In the world of academia some faculty may have the comparative luxury of debating the merits on the use of technology in their course presentations. I am not referring here to the increase in online offerings that are available, or to the MOOCs that any learner at any age may choose to join, or that faculty may choose to teach. The pivotal question that academia still continues to grapple with is what kind of “tech” partnership will work best so as to improve instruction and create more value in the faculty/student relationship? The obvious conclusion is that faculty and technologists both need each other in order to successfully address current challenges for higher education: access, cost, and quality.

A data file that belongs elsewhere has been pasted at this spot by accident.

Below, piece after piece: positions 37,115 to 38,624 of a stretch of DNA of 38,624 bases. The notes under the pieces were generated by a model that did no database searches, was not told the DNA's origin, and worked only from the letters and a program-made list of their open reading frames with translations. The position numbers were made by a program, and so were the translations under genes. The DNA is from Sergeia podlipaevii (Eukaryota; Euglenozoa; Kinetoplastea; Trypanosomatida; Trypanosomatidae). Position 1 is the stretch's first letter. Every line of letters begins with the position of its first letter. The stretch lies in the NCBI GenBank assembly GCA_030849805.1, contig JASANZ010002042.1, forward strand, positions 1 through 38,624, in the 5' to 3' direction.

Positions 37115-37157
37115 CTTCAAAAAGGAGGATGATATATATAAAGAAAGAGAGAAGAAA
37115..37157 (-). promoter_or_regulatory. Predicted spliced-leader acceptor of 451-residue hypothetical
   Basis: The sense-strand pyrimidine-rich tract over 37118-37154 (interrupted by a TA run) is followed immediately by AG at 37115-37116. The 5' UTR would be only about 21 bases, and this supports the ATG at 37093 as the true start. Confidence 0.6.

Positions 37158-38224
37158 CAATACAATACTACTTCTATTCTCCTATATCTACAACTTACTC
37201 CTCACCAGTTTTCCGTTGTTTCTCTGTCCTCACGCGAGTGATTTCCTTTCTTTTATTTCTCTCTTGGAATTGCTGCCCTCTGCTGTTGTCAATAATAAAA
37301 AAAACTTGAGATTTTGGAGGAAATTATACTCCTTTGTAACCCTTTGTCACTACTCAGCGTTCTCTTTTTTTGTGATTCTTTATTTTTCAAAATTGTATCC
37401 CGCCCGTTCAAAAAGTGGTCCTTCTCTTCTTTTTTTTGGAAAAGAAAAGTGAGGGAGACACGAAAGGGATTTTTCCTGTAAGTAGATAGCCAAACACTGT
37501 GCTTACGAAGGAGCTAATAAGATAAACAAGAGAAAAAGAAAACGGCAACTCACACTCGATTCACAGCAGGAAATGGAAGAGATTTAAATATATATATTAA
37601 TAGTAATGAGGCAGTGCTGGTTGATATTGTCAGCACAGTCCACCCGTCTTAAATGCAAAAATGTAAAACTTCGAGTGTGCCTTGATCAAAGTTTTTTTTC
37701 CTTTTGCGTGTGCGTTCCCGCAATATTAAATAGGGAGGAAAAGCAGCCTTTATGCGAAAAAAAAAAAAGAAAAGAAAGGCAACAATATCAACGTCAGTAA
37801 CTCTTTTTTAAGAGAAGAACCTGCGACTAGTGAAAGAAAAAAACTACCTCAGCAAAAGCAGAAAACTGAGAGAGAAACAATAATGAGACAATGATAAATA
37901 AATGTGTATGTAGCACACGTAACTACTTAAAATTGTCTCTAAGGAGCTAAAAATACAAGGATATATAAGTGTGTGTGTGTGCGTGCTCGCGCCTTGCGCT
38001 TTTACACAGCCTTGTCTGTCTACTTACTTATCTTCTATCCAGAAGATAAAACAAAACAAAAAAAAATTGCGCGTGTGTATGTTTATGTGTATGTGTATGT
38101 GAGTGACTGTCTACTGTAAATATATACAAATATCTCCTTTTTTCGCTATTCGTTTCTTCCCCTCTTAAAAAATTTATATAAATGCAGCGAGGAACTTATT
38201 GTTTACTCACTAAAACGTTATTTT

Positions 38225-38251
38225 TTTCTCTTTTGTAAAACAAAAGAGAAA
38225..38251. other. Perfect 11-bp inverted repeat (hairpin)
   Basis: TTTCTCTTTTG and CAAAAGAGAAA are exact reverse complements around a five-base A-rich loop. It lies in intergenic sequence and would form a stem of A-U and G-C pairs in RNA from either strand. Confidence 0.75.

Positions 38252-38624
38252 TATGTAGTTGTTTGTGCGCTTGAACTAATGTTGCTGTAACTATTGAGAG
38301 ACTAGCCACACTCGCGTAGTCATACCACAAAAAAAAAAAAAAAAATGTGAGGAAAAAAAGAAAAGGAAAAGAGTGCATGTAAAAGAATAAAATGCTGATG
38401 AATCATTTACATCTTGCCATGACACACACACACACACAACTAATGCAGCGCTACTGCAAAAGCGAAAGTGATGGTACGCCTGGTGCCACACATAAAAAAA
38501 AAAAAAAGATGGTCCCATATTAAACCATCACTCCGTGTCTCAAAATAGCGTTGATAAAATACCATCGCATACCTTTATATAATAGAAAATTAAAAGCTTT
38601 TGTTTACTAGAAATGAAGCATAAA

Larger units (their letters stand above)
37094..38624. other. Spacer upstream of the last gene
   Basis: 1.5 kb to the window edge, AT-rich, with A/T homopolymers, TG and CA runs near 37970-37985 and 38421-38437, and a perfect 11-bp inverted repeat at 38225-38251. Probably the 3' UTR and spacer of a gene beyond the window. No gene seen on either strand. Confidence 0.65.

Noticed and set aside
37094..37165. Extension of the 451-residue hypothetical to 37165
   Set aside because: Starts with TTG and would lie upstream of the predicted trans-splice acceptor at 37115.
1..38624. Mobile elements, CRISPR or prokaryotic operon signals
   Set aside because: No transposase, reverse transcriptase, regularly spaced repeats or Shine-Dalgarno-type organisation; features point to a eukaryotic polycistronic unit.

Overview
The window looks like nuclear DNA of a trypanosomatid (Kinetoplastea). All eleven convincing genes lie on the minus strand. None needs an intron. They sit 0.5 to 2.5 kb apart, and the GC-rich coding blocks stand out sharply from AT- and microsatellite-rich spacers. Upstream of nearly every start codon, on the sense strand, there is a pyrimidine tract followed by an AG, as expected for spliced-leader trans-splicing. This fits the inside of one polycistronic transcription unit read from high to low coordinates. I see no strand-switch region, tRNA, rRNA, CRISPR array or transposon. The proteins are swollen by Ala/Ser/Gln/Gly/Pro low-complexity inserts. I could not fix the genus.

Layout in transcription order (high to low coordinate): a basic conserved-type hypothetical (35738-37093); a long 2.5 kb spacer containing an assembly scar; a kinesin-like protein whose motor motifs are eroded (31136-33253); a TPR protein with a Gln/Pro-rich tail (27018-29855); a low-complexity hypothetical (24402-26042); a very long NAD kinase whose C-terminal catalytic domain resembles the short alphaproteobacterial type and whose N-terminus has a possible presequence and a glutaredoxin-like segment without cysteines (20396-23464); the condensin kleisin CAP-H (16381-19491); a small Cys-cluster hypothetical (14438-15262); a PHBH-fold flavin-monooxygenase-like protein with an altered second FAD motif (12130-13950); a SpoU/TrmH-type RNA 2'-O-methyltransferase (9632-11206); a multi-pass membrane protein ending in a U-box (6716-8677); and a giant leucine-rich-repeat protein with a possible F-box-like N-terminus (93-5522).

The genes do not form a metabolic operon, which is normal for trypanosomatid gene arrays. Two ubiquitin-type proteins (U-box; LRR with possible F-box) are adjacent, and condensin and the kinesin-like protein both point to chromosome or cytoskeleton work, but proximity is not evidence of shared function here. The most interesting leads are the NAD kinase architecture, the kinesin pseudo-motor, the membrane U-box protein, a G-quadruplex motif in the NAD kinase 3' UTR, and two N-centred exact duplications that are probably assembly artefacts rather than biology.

At the same time, the primacy of the educator should be at the core of edtech ethics. Just as the American Library Association has established strong ethical standards for the academic library world, it is imperative that edtech professionals and faculty in higher education find common cause. This may be the only way that the edtech profession is going to make a strategic impact on higher education.
The ultimate goal should always be to arm educators with the best set of tools they may need. By definition, this does not mean learning only how to teach online!